You don't always see it coming, but an eye injury can be unnerving to treat if you're not sure what to do.
- Seek medical attention if there are sudden changes to your vision
- If something penetrates your eye, go to hospital and don't pull it out
- Seeing flashers and floaters can be a sign of a serious medical issue
Our precious eyes are susceptible to a range of dangers in the warmer months as we spend more time outdoors and play games like backyard cricket or tennis.
So what should you do if you cop a ball to the face?
Diana Semmonds is a Sydney-based ophthalmologist and former vice president of the Royal Australian and New Zealand College of Ophthalmologists.
She said it was important to seek medical attention if there were any changes to your vision or you felt pain after being hit in the eye with a ball.
"If a ball hits the eyeball, it can cause bleeding inside the eye itself, and that needs to be diagnosed," Dr Semmonds said.
"The other thing is, it can cause a retinal tear, and you can end up with a retinal detachment."
Strikes to the face, like an inadvertent elbow playing footy, can also cause bruising around the eye and fracture the orbital bone which makes up the socket.
"That can cause the eyeball to sometimes drop down inside the skull," she said.
"That will be pretty obvious, and they just need to get along to their hospital.
"Squash is one of the worst because the little squash ball fits beautifully into your orbital bone. If it lands on your eyeball, it will squash your eyeball. It can cause very serious damage."
Dr Semmonds said protective goggles were essential when playing squash, but sunglasses were advisable when playing tennis to protect your eyes from both the ball and the sun.
Debris from mowing the lawn or twigs in the garden can pose a risk to your eyes.(Unsplash: Jared Muller)
Small things can pose a risk to our eyes too.
Dr Semmonds said one common injury was getting scratched by a child's fingernail or a twig when gardening.
"You get a scratch on the cornea, and a scratch from living material tends not to heal so quickly," she said.
"So they can have this scratch, or it becomes an ulcer, and it can go on for quite a few weeks. And that's very painful."
If it's stuck in, don't pull it out
Mark Beattie is a first aid trainer with St John Ambulance and has over 15 years experience working in Queensland and the Northern Territory.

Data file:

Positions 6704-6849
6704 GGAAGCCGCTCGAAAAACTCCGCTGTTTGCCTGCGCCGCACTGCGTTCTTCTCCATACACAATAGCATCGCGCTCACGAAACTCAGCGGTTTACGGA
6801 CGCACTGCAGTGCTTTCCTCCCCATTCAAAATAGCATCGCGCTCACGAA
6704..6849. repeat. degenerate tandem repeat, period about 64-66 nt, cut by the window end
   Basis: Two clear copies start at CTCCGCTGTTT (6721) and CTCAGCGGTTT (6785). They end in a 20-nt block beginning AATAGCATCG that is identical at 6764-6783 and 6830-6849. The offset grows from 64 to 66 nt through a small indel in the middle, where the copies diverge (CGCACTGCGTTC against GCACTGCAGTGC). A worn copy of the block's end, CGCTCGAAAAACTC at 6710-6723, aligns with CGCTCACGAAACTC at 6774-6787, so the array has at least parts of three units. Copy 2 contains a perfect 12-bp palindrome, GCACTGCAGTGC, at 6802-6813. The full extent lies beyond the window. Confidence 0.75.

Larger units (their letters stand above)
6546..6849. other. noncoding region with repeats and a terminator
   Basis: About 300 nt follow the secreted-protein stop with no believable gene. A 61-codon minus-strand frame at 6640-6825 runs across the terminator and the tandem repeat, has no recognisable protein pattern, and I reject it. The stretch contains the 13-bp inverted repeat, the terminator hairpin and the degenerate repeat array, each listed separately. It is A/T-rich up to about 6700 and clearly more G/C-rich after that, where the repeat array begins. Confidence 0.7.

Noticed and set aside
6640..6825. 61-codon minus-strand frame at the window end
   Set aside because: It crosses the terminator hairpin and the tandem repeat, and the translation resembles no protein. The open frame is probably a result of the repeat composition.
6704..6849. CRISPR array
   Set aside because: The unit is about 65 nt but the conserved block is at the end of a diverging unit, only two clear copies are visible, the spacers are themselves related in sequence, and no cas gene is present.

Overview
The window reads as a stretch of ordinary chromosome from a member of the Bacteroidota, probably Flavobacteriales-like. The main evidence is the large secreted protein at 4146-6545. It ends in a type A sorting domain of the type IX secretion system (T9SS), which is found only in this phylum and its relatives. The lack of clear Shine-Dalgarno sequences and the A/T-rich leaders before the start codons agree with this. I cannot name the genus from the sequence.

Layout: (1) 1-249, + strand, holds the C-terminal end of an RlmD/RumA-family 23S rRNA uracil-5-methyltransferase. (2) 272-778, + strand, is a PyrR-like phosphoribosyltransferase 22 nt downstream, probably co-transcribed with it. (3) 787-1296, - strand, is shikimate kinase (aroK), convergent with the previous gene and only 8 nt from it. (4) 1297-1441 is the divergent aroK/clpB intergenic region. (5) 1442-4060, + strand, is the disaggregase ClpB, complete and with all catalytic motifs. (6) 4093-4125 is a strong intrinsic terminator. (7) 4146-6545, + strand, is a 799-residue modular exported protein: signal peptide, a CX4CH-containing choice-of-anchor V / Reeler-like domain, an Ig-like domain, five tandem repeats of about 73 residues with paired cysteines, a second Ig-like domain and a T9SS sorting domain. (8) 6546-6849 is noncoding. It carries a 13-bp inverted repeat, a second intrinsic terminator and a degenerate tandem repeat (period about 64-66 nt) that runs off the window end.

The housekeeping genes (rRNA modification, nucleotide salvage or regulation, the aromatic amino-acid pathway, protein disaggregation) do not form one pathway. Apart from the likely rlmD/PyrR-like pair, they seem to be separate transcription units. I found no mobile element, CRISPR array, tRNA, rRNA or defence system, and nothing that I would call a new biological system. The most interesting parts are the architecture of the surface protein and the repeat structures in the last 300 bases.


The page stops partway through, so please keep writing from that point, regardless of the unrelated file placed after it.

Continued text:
He said eye injuries needed to be attended to quickly and effectively.
"I strongly encourage you, if you've got any concerns about the eye injury or the severity of the eye injury, seek medical assistance for it," Mr Beattie said.
Mr Beattie said the most common eye injury — and one of the easier ones to manage — was irritation from dust getting into the eye.
"Gently hold the eye open and wash it with clean water," he advised.
However, for traumatic injuries in which the eye has been penetrated, call triple-0.
"If something is embedded into the eye, or when it may be leaking fluid, I would strongly encourage lying the casualty down, cover the eye and call an ambulance," Mr Beattie said.
Dr Semmonds said if something has penetrated the eye, do not take it out.
"Don't pull it out; you leave it there and get to the hospital," she said.
"The best thing to do is if you've got a patch, or just cover your eyes and get to the hospital with a penetrating eye injury because that will need surgery."
Seek medical attention if you experience any sudden changes to your vision.(Unsplash: engin akyurt)Watch out for flashers and floaters
Dr Semmonds said another sign to seek medical attention was if you started to see "flashers and floaters".
"You might think they're little insects flying around or little spots floating that you've never seen before," she said.
"In particular, along with those new spots or floaters, you see a light flash, which is a little bit like someone's just switched on a torch and you think, where's that flashing light come from?
"If you ever see that, again, that's important to seek attention because it can be — not always — but can be a sign of a tear in the retina."
Dr Semmonds said if detected early, a retina tear could be treated with a laser, but delaying a diagnosis increased the likelihood of needing an operation.